In actuality all salt is considered kosher. This particular grind of salt refers to its particle size and is known as "Kosher Salt" because it's the type of salt long favored by kosher butchers. Kosher salt isn't necessarily kosher, meaning it doesn't conform to strict Jewish food laws. This type of salt may be a kosher product (adhering to the strict Jewish food requirements) but only if it carries the kosher symbol.
Most traditional refined kosher flake salts have had the trace amounts of minerals removed and anti-caking agents added. Our Kosher flake salt is an all natural sea salt that has retained its trace minerals and no anti-caking agents have been added.
Regular sea salt typically has cubic shaped crystals while kosher salt either possess a flat plate-like shape or a hollow pyramid shape. The flat plate form of kosher salt is typically made when cubic crystals are forced into this shape under pressure, frequently between rollers. Our kosher flake salt is made of crystals that are shaped like small, hollow pyramids which is in the tradition of the kosher flake style. This natural sea salt is an excellent step up from refined kosher flake salts.
The flakes of a top quality kosher salt are larger than your average sea or table salt. The larger grains of salt make it more efficient at drawing out liquid from meat during the koshering process but that's not why it's preferred by top restaurant chefs. These chefs love using kosher salt because it's much easier to pick up between their fingers and that gives them more control on how much they add to a dish.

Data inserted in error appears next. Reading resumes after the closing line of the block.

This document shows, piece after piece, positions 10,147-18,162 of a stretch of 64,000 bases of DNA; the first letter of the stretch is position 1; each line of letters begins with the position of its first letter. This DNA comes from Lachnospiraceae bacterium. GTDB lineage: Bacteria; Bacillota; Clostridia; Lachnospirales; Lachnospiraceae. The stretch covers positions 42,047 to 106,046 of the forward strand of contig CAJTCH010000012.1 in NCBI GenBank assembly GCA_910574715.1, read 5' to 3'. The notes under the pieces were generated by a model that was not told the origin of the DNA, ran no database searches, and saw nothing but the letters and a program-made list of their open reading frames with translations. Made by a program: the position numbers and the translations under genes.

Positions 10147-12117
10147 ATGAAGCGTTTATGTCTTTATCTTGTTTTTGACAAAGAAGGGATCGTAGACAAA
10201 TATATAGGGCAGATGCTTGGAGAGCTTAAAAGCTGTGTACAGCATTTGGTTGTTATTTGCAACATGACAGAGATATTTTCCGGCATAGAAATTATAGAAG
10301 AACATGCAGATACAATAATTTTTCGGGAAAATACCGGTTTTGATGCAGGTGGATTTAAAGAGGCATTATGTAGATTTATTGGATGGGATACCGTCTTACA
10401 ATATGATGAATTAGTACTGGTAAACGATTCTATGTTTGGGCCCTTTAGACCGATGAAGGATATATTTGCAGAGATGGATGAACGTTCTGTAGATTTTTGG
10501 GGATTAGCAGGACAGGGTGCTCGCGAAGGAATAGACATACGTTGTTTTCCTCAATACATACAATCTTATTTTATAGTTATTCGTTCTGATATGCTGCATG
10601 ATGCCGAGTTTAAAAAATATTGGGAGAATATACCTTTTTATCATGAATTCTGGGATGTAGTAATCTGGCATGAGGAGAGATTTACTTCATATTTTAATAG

Because kosher salt dissolves quickly and its flavor disperses rapidly restaurant and home chefs use it on everything from pork loins to popcorn. Kosher salt is frequently called for in most marinade recipes and it's a favorite salt to use in pickling because while it has retained its trace minerals it's free of iodine which can have an adverse reaction with certain pickled foods. Two of our favorite recipes using Kosher salt are Sausage Toretellini Soup and Albondigas.
We also like to use it in baking and in rubs and use it to season meats, salads, sauces, seafood and soups. When using it in baking we don't recommend it in recipes that use small amounts of liquid (wet ingredients). In recipes where there isn't enough wet ingredients, the kosher salt won't sufficiently dissolve and this can leave pockets of salt that can create unwanted flavor explosions.
Because kosher salt has a bigger size than regular table salt it's not as dense. If you have a recipe calling for salt (but not specifically kosher salt) it's better to substitute by weight rather than by volume. If you're using kosher salt as a substitute in a recipe that only calls for volume (i.e. measurements by teaspoons or tablespoons) follow these guidelines:
1 tablespoon of coarse sea salt, regular table salt or pickling salt = 1 tablespoon + 1/4 teaspoon of fine grain sea salt = 1 tablespoon + 3/4 teaspoon of Kosher salt.
** This product is certified kosher.
Serving Size1 tsp
Amount Per Serving
% Daily Value*